Okay. So how do we do it? Turns out, the analytics here are easy, simple. If the problem is members spending an extraordinary amount of time fundraising from the tiniest slice of America, the solution is to have them spend less time fundraising but fundraise from a wider slice of Americans, to spread it out, to spread the funder influence so that we restore the idea of dependence upon the people alone. And to do this does not require a constitutional amendment, changing the First Amendment. To do this would require a single statute, a statute establishing what we think of as small dollar funded elections, a statute of citizen-funded campaigns, and there’s any number of these proposals out there: Fair Elections Now Act, the American Anti-Corruption Act, an idea in my book that I call the Grant and Franklin Project to give vouchers to people to fund elections, an idea of John Sarbanes called the Grassroots Democracy Act. Each of these would fix this corruption by spreading out the influence of funders to all of us.

TED2013 – Lawrence Lessig: We the People, and the Republic we must reclaim

The reaction of  Jim Babka to this very reasonable counter-argument, the suggestion that government wasn’t actually the problem it was business manipulation of government which is the problem was a classic illustration of confirmation bias blinding someone to relevant facts. It is just too bad that libertarians and other small government types cannot understand that big business is as much or more of a threat as big government. That they are the ideological pawns of big business. 

Redefining Piracy

I know I’m wasting my time here because the entertainment giants have all stacked the decks in their favor and defined piracy as any activity that they don’t approve of, but just how many of these legally defined pirates profit from their activity? How many of them would have the money to pay for the entertainment that they share for free? How many people will have their abilities to function in today’s world hampered by these bumbling attempts to stop something that wouldn’t exist were the content simply made available when desired at a reasonable price?

Aren’t these media conglomerates simply shooting themselves in the foot, alienating potential future customers with harassment? The music industry has been forced to the table, and the low per-song price through iTunes and Amazon is the result of their capitulation to the new information reality we live in. The instantaneous access to information that the average user demands. The savviest of new bands now offer their music directly from their websites, and even offer free songs to draw people in. They do this because they know that their audiences want more access, more music, and they want it right now, not after they visit a store and make a purchase. Get your music from the source, cut out the middleman.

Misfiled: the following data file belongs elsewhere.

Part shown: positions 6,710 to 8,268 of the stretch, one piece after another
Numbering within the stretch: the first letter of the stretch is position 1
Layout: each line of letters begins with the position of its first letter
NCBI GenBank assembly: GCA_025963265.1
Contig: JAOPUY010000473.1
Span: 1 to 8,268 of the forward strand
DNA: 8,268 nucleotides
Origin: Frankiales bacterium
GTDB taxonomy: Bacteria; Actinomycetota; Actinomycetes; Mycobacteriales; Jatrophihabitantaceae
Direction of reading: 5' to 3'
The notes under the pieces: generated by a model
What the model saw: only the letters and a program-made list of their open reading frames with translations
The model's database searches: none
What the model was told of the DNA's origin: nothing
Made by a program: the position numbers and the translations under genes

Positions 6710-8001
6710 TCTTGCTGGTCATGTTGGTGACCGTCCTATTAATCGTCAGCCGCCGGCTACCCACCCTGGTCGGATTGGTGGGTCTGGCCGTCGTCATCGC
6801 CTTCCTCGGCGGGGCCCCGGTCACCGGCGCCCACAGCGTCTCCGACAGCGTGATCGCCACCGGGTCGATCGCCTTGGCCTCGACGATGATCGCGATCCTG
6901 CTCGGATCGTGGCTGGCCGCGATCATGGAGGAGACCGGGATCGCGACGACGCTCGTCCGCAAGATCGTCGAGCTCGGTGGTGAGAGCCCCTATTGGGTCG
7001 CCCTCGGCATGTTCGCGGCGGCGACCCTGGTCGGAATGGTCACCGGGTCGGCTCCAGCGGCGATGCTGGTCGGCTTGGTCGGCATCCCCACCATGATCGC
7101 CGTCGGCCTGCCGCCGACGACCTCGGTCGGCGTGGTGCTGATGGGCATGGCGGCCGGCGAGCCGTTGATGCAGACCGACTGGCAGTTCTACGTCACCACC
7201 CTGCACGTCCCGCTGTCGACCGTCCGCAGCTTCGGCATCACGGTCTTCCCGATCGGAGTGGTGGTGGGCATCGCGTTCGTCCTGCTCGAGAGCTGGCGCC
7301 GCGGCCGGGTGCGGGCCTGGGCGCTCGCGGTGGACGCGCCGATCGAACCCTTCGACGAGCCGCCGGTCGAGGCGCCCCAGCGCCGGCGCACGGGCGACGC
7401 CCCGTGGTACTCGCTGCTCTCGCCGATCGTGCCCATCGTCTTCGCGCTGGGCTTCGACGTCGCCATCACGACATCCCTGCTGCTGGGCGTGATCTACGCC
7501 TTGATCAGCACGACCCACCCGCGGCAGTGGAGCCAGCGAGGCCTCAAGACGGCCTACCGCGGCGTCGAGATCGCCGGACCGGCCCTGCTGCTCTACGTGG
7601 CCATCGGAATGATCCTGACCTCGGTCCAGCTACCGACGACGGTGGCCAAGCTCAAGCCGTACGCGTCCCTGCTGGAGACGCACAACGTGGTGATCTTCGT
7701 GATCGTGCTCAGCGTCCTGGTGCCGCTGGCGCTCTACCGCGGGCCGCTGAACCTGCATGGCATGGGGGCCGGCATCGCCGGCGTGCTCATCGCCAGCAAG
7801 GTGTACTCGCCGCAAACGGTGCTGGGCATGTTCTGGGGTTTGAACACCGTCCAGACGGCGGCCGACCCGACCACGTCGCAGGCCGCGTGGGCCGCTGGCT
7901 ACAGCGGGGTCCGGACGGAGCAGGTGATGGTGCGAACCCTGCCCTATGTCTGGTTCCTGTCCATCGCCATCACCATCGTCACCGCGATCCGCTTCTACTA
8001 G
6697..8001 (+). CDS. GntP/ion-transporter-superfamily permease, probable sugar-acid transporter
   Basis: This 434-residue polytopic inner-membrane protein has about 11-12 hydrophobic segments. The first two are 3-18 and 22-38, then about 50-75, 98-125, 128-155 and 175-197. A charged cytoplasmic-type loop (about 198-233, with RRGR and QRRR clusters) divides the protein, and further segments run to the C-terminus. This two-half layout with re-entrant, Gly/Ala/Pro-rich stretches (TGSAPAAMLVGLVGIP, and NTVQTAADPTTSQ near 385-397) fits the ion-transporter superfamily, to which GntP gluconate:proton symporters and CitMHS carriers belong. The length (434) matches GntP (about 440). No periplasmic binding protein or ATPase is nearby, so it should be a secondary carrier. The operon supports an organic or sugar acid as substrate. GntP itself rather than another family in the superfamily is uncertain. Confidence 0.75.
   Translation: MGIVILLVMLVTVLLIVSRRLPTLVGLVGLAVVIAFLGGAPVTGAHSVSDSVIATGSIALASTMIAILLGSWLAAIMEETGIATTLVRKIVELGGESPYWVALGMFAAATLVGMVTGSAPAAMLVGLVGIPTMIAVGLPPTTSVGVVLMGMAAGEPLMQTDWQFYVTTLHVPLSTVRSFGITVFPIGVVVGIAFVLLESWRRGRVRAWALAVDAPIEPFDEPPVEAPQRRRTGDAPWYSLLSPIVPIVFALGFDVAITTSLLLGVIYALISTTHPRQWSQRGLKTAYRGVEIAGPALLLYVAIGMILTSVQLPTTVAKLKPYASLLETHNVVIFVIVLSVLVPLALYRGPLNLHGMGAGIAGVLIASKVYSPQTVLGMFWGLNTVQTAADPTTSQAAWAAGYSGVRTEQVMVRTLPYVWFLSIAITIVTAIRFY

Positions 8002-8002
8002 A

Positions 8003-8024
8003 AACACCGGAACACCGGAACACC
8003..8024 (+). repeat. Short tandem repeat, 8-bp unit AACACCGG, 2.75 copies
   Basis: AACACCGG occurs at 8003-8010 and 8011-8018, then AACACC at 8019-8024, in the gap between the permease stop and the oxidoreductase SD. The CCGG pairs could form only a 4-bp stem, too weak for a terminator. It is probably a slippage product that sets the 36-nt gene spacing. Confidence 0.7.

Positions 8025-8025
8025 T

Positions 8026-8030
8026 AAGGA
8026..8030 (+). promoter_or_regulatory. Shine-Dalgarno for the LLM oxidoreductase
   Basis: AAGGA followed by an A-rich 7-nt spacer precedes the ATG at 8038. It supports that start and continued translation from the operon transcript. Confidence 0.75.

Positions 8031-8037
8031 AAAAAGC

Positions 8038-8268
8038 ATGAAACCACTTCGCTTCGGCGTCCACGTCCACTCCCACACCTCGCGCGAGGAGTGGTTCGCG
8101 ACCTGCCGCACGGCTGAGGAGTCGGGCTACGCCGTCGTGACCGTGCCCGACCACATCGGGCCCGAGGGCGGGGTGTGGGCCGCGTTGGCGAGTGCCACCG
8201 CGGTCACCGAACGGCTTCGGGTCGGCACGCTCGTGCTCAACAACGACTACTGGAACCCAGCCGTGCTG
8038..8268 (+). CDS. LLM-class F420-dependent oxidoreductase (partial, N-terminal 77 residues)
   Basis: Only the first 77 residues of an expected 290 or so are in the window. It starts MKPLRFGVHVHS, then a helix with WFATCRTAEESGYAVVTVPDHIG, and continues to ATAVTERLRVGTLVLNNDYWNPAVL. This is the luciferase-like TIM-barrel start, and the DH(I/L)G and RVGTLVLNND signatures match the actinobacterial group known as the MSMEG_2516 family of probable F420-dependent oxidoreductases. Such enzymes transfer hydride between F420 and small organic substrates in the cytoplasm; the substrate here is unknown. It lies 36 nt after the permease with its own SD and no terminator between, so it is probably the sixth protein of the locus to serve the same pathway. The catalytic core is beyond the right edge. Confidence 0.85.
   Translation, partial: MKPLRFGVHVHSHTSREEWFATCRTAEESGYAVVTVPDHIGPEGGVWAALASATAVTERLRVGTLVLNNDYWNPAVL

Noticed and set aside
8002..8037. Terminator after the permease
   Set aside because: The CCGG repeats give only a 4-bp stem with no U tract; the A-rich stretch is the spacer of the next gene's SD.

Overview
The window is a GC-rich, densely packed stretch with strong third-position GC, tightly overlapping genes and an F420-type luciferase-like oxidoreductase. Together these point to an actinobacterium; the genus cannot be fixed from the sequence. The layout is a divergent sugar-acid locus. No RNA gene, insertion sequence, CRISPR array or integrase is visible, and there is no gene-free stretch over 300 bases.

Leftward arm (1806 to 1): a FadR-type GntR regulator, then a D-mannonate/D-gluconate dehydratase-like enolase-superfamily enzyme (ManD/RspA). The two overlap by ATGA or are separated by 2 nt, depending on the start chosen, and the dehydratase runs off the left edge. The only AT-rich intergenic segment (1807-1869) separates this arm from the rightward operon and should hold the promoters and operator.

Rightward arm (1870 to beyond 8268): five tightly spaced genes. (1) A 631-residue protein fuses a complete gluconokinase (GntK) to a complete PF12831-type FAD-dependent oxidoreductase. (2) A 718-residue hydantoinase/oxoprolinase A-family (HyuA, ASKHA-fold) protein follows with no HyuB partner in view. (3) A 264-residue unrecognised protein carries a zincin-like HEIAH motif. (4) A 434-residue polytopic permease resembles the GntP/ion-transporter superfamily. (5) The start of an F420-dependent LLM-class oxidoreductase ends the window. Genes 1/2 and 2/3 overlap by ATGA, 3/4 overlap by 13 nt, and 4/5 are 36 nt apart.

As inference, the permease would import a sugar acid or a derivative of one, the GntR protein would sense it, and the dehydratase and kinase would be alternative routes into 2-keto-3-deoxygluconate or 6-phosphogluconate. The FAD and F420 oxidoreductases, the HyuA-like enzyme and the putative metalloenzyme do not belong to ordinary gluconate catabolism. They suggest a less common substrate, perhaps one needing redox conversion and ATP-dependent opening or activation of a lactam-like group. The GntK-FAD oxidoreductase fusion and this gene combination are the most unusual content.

What piracy remains in the musical realm is the corporate properties that haven’t learned to play ball, want to charge more and won’t put their libraries online. Study after study has shown this; that if the content is available, people will pay for it. I balk at being forced to buy music libraries a third time (once on tape, once on disc, and again on unprotected mp3) I will still go to torrent sites to pick up copies of music that I’ve already paid for twice. However, with the emergence of remastered music that is of superior quality to CD, even I am admitting that I may have to buy the music again, for a fourth time.

No, the yelling and screaming about PIRACY! comes from the MPAA and corporate television entities these days. They still haven’t figured out that the game has changed. When the average movie goer starts boycotting corporate films and embraces independent content (something that is already beginning to occur) maybe they’ll figure it out.

If I download a song, never listen to it, and then delete it, have I profited? If I download a movie or television show, if I pay for a subscriber service, can’t access it, and then download a torrent copy of the exact show I already paid for, but then don’t watch or listen to any of it, have I stolen anything? The corporate property owners say you have, and you are a pirate. I’d simply like them to prove how the temporary existence of a file on a computer system represents anything other than a cost, not a benefit. If I can’t be shown to have even watched or listened to the files in question, but the files belong to the corporation that objects to their existence, I’d say they owe me storage fees for holding the information for me. But I’ll happily wave the fees and simply delete the files. Let’s see how many checks show up in the meantime.

Facebook & Facebook

Conspiracy Cults; Getting What’s Coming to Them?

This is for Steven Vandervelde who, in his infinite wisdom, decided to unfriend me in the middle of a conversation on his wall (conversation appended) I was in the middle of real life, of watching movies with family, when this conversation started.

I should have resisted commenting on his post (that was how I started the comment I had to abandon because of his actions) I have no fondness for trolls, and despise myself when I catch myself trolling. Still, I have to wonder if the conspiracy theorists (see appended conversation) understand just how nutty their words appear, when seen from outside the realm of the conspiracy initiated; the people who simply “know” that the forces of government are arrayed against them. In yet another example of my inability to keep myself from arguing with the terrified weapons holder (a phrase that should give anyone pause) I attempted to explain that it was completely rational to limit weapons to people who are trained and licensed to use and carry firearms. That there is no conspiracy at the UN to steal all our guns.